ANSAN, South Korea--(BUSINESS WIRE)--Seoul Semiconductor Co., Ltd., a global innovator of LED products and technology, announced on March 8, 2018 that it has filed three new patent infringement lawsuits, together with its affiliate, Seoul Viosys Co., Ltd. (collectively “Seoul”), against a lighting company and distributors selling products that allegedly infringe Seoul's Acrich patents.
On March 2, Seoul filed a patent infringement lawsuit in the Texas Northern District federal court against Service Lighting Electrical Supplies, Inc. for infringement of 10 patents relating to Acrich technology. In the complaint, Service Lighting is accused of selling infringing LED bulbs in the course of operating America’s largest online retail channel for such bulbs: 1000bulbs.com.
On the same day, Seoul also filed a patent infringement lawsuit in Nevada District Court against Philcort T.V. & Electronic Leasing, Inc. for infringement of eight Acrich patents.
Seoul also filed a new patent infringement lawsuit in California’s Central District Court against Archipelago Lighting, Inc. for infringement of eight patents. Seoul had already filed a patent litigation last September against Archipelago, alleging infringement of 12 patents in the same California federal court. After filing the first litigation, Seoul became aware of additional products that it believes are infringing on other Acrich patents, which led Seoul to file a second patent litigation against the same company.
In this series of patent litigations relating to Acrich technology, Seoul focuses on various LED lamps, including LED filament bulbs, each of which is believed to infringe at least one or more of 20 different patents covering technologies for LED drivers for high-voltage operations, MJT (Multi-Junction Technology), filament LED bulb structures, LED packaging, LED epitaxial growth, LED chip fabrication, etc.
Acrich technology is essential for products that feature high-voltage operation with a high power output yet which rely on only a small number of LED units. In general lighting products, such as streetlights or filament LEDs, Acrich technology has become increasingly popular as demand increases for LED products capable of more than 12V power. Acrich technology is also increasingly used for high-end televisions with UHD (Ultra High Definition) displays because the Acrich technology makes it easy to implement local dimming functions.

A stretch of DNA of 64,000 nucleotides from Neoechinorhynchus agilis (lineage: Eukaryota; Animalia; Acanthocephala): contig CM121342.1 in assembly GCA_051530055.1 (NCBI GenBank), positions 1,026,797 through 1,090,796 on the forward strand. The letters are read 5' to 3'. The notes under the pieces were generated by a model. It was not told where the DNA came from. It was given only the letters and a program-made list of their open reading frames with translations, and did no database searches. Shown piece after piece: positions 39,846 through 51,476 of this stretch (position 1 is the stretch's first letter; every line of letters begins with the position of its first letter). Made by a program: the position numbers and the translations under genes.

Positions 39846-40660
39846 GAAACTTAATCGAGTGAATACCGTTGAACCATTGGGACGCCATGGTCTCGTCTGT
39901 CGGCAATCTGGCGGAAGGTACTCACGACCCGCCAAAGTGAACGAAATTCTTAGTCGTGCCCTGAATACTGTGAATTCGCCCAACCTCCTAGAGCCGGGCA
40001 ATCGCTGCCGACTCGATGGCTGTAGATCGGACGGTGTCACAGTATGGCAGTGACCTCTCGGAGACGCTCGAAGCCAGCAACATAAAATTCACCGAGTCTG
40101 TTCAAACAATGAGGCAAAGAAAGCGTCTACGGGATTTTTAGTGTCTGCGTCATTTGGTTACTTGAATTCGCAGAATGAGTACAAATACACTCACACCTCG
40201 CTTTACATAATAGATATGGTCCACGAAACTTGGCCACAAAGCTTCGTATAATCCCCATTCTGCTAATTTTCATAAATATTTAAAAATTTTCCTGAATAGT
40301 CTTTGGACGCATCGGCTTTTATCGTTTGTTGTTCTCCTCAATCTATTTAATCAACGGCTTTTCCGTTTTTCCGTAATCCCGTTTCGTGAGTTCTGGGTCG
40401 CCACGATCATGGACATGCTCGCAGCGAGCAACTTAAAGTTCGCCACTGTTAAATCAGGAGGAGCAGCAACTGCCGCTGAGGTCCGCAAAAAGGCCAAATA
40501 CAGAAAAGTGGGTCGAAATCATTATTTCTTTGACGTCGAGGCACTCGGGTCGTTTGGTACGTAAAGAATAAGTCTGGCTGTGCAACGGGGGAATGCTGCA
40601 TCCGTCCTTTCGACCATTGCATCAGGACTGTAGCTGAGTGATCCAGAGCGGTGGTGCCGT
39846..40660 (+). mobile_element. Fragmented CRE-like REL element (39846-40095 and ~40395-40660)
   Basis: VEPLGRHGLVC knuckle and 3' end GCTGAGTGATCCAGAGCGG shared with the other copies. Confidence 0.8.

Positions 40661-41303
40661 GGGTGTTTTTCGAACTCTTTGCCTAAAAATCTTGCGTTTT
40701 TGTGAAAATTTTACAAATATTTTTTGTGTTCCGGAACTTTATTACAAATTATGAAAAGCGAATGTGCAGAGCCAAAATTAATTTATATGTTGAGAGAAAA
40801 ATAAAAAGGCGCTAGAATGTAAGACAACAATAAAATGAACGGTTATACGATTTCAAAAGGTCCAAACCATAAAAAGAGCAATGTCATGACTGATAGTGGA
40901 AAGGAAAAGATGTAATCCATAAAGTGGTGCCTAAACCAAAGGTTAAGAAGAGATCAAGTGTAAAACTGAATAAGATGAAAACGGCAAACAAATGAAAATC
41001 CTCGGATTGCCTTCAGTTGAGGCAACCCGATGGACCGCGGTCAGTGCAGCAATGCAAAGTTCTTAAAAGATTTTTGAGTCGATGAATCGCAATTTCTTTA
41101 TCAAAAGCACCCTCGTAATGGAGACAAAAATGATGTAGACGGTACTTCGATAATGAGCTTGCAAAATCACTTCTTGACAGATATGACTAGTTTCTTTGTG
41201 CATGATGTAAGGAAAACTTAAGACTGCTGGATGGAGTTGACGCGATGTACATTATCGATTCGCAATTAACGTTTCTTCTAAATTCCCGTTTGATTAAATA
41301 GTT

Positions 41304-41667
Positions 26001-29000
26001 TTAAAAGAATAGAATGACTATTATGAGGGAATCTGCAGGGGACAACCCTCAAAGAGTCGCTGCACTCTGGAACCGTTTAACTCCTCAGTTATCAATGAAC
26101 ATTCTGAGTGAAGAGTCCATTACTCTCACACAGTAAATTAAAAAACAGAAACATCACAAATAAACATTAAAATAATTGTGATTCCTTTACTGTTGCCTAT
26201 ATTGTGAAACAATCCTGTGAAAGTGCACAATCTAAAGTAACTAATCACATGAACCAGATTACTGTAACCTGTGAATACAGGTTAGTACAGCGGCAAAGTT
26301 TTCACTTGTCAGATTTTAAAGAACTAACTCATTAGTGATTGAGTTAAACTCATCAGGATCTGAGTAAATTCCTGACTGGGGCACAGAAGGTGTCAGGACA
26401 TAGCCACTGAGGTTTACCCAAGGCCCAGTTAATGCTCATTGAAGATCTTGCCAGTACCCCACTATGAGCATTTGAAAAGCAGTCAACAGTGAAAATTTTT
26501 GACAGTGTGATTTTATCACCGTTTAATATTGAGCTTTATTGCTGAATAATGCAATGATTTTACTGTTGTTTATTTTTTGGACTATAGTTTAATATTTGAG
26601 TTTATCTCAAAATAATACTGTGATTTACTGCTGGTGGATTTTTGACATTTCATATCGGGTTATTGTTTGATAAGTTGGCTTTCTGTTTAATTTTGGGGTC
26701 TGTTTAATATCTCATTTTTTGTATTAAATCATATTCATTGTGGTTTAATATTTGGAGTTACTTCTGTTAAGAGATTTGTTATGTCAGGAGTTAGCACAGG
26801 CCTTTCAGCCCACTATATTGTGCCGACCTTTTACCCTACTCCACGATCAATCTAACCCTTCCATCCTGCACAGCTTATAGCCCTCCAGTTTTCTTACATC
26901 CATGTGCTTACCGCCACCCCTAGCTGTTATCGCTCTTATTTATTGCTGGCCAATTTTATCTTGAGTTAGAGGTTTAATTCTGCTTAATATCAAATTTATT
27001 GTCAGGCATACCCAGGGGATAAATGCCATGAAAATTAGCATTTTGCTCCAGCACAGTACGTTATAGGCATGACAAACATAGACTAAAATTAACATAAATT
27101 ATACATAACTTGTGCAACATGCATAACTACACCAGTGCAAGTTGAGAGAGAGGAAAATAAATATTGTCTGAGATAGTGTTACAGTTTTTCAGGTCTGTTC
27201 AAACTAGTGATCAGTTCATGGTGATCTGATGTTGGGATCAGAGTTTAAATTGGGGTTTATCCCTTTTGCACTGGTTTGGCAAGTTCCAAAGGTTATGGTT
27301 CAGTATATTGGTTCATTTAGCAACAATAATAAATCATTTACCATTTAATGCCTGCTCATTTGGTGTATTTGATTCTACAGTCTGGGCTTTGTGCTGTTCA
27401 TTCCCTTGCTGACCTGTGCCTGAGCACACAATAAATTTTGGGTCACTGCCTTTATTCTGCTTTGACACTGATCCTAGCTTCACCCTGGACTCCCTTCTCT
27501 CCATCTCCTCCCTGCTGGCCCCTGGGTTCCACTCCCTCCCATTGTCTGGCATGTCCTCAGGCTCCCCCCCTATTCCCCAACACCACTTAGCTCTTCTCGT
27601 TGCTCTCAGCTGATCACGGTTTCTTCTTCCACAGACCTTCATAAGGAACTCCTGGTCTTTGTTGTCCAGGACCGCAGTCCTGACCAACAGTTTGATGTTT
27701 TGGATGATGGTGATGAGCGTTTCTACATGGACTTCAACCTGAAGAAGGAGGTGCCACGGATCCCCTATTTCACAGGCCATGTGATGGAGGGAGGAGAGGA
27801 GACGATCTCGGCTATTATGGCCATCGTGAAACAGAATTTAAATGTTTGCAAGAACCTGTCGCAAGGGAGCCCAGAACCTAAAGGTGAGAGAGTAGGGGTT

Yong-Tae Lee, General Counsel and Executive Vice President, said: “Seoul will continue to enforce its IP against lighting and electrical companies, as well as their retailers, who manufacture or sell infringing products. But for those companies who wish to conduct business fairly and without infringing Seoul’s IP, we will soon be announcing a patent licensing program for Acrich technology. The new licensing program will offer reasonable terms to companies that wish to offer products incorporating Acrich technology essential for LED drivers, packages for high voltage operations, and AC operation LED drivers.”
He added: “We will do our best to encourage a fair-competition environment, in which young entrepreneurs and small entities can succeed in the business world, relying on fair competition in the market and respecting hard-earned patented technology. The end result will be that consumers can enjoy the benefits of Seoul’s research and investment in technology innovation.”
About Seoul Semiconductor:
Seoul Semiconductor develops and commercializes light emitting diodes (LEDs) for automotive, general illumination, specialty lighting, and backlighting markets. As the fourth-largest LED manufacturer globally, Seoul Semiconductor holds more than 12,000 patents, offers a wide range of technologies, and mass produces innovative LED products such as SunLike – delivering the world’s best light quality in a next-generation LED enabling human-centric lighting optimized for circadian rhythms; WICOP – a simpler structured package-free LED which provides market leading color uniformity, cost savings at the fixture level with high lumen density and allows design flexibility; NanoDriver Series – the world’s smallest 24W DC LED Drivers; Acrich, the world's first high-voltage AC-driven LED technology developed in 2005, includes all AC LED-related technologies from chip to module and circuit fabrication, as well as multi-junction technology (MJT); and nPola, a new LED product based on GaN-substrate technology that achieves more than ten times the output of conventional LEDs. UCD constitutes a high color gamut display which delivers more than 90% NTSC.
For more information about Seoul Semiconductor, please visit http://www.seoulsemicon.com
Wicop and Acrich are trademarks of Seoul Semiconductor Co., Ltd.